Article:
One of the myths frequently bandied about the British voting system is the claim that it somehow creates an artificial North-South divide in politics. The argument runs that under a different voting system the country would be politically more mixed. It's an interesting argument, if based in some misassumptions (the divide is really metropolitan vs the rest - in the last election northern market towns and rural areas swung on a similar scale to their southern counterparts), and no doubt we'll be hearing people make it in the forthcoming AV referendum. But it ignores the fact that such divides are rooted in social & historical factors that are the backdrop to people's political outlooks, and can occur under all manner of voting systems.
Such divides exist in other countries, even when using proportional representation or holding a direct election. Yesterday was the second & final round of the Polish presidential election and the election map shows some interesting features. Here is the map of the first round results with Bronisław Komorowski of the Civic Platform in orange and Jarosław Kaczyński of Law and Justice in blue:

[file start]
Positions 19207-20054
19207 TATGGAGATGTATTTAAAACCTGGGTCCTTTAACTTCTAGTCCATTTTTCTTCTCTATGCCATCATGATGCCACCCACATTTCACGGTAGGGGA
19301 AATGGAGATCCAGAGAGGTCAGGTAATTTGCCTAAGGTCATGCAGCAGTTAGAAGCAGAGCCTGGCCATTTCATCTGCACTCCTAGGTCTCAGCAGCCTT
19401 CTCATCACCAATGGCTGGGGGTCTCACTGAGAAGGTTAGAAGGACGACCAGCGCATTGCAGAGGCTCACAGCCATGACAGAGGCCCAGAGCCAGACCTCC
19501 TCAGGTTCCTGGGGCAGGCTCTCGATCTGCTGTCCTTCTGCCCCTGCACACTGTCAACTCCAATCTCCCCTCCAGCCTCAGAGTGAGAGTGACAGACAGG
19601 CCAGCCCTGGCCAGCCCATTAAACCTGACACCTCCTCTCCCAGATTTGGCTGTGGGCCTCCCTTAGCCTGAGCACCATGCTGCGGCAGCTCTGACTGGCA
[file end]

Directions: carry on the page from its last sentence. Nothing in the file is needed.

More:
last parliamentary election as well:
For those still wondering, the map of party support almost exactly matches the pre First World War boundaries between Germany and Russia (when Poland was still partitioned between them). Regardless of whether the nature of the political divide can trace itself back to that time, despite several movements of boundaries and populations since, it is a stark divide. The use of either proportional representation or a single nation wide election hasn't shifted it, and I doubt any voting system change in the UK would have a effect on our geographic political divide.
See also Strange Maps: 348 – An Imperial Palimpsest on Poland’s Electoral Map which has independently noted this phenomenon.